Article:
If you’re a Citroen Connoisseur why not lease this highly sought after Citroen DS3 1.6 e-Hdi Airdream DStyle Plus for only £149.49+VAT p/m

Monday, 15 December 2014

Driving Home for Christmas? Take the Stress out of Commuting by Car


Very few people truly look forward to a long commute. After all, it takes a big chunk out of your day that you could be using to do something else like relaxing at home, getting a little extra sleep or getting much needed work done. It doesn't have to be an entirely bad thing, however. Below are some tips and tricks will help you cut down on costs, make the most of your time driving, and lower the stress that commuting can sometimes create. 


Millions of people commute to work every day on congested motorways and roads. These tips offer some general tips on making your drive faster, safer and generally more pleasant.

Why is it that the lane you aren’t in always seems to be moving faster than the one you are currently stuck in? This is in fact a widely believed misconception. Don't bother changing lanes. Studies have shown that while another lane might seem like a faster option, it generally won't make much of a difference and could put you at a greater risk of accidents. So, pick a lane and stick to it until you need to exit.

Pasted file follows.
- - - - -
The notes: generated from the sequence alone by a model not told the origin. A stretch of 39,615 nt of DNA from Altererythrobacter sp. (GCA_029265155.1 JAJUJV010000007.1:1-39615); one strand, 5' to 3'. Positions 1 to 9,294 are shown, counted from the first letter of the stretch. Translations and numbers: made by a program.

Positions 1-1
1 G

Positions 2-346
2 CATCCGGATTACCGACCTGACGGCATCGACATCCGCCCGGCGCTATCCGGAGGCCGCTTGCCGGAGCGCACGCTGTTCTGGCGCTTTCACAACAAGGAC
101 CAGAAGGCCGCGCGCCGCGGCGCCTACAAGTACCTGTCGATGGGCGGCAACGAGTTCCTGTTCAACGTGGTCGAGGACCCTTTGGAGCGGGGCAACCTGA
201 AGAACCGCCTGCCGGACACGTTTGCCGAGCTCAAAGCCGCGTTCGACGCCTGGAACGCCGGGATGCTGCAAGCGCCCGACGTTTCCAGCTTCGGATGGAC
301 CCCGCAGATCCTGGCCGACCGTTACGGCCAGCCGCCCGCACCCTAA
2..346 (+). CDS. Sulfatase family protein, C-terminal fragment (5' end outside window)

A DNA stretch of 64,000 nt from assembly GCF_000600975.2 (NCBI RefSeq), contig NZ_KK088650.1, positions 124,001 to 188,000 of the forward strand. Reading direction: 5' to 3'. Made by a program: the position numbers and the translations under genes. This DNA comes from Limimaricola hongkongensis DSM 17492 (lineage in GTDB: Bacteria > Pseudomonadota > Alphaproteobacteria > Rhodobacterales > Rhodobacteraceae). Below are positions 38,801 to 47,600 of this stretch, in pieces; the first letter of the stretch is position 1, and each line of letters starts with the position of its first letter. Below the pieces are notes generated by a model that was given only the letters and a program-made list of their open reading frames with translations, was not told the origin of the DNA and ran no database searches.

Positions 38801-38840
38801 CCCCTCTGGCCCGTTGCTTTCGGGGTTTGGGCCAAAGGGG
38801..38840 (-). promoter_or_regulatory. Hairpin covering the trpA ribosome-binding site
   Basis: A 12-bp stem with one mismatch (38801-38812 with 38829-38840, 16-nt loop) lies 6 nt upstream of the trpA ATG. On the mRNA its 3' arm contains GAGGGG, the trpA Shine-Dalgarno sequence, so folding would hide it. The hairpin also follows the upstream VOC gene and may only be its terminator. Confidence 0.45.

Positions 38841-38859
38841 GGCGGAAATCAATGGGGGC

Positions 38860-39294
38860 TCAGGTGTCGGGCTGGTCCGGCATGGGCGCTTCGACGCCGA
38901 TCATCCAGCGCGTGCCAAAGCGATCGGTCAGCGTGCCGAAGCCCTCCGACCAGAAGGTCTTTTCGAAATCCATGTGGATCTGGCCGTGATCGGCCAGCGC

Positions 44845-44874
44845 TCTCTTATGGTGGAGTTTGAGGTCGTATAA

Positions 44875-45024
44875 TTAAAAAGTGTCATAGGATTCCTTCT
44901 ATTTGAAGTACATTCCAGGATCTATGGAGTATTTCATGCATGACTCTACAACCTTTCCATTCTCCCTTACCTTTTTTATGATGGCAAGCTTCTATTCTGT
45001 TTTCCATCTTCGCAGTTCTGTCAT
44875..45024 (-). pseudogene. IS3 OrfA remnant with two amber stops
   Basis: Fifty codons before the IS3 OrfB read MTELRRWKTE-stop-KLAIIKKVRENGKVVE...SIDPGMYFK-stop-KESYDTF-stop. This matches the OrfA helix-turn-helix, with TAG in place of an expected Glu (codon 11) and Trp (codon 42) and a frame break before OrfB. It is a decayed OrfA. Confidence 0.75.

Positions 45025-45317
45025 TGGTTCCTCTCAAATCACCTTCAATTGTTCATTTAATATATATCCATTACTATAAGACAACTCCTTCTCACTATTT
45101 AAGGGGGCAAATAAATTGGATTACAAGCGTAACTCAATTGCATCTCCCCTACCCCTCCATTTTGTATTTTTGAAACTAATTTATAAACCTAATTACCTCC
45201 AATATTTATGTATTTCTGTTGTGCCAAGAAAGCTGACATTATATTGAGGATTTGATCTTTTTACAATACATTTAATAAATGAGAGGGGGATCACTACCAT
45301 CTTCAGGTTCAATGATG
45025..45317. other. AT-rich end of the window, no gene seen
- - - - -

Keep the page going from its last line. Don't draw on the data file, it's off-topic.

Look ahead down the road. Don't just look at the bumper of the car in front of you when you're driving. Safety guidelines suggest you should always be looking at least 12 seconds ahead of you when driving.

Get mounts for all your important gadgets. Using your phone or other electronics in your car can be dangerous if done improperly. To make it safer, get mounts that allow you to see your gadgets without having to dig around for them, so you can change songs, track your GPS and answer calls safely.

Stay organised. Keeping your car clutter free will ensure that it's a nice place to spend a few hours every day, and it will help you find what you need, when you need it whether for work or to keep you occupied while driving.

Keep your car well maintained. Whether your commute is 30 minutes or 2 hours, the fact is that you're putting a lot of wear and tear on your car. Help make sure it stays safe and reliable by taking it in for regular oil changes and basic maintenance. You'll thank yourself for it later.

Learn alternate routes. While you might have a favourite way to work, knowing how to take an alternate route can be a lifesaver if there is an accident, inclement weather or just a huge traffic jam. Learn different routes by heart or have them marked on a map just in case your Satellite Navigation fails.